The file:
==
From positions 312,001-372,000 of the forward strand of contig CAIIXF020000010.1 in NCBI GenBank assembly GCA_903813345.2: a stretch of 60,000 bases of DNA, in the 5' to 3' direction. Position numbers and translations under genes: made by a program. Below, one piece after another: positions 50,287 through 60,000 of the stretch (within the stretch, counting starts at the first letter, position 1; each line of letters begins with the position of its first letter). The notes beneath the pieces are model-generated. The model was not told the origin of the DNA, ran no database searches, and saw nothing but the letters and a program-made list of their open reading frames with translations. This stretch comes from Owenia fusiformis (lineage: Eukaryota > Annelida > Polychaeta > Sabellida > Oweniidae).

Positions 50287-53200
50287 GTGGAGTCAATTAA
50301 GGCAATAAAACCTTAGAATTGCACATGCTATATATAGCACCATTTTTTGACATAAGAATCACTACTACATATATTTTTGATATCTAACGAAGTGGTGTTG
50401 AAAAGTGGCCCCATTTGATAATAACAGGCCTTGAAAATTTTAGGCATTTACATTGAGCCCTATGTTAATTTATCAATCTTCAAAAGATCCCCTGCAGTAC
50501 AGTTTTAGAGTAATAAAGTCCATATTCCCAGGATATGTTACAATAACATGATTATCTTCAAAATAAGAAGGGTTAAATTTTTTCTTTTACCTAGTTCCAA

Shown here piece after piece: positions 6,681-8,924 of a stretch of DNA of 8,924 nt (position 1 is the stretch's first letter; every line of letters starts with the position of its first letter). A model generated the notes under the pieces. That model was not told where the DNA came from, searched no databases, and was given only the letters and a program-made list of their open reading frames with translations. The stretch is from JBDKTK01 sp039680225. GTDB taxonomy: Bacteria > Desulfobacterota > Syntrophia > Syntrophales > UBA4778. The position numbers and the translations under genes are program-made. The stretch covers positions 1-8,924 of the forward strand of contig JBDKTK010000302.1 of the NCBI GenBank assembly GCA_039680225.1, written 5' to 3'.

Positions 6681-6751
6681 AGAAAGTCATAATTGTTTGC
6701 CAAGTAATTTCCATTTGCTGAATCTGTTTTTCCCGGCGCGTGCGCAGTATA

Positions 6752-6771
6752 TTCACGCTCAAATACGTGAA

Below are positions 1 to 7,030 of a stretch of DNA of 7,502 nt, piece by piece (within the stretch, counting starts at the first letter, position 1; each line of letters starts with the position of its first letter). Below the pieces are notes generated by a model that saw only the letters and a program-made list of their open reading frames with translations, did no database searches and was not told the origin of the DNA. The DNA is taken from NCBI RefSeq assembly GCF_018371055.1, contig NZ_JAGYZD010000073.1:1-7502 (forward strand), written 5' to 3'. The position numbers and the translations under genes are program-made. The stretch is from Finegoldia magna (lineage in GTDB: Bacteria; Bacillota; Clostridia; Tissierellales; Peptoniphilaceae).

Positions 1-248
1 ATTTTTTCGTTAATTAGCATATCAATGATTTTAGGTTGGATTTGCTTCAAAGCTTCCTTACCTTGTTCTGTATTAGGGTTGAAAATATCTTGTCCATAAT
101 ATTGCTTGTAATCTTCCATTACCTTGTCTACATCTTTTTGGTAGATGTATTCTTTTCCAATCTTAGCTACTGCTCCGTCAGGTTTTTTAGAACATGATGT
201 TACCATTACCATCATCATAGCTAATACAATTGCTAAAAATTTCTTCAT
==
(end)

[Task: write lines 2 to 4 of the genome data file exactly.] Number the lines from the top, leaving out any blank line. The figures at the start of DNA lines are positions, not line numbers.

Positions 50287-53200
50287 GTGGAGTCAATTAA
50301 GGCAATAAAACCTTAGAATTGCACATGCTATATATAGCACCATTTTTTGACATAAGAATCACTACTACATATATTTTTGATATCTAACGAAGTGGTGTTG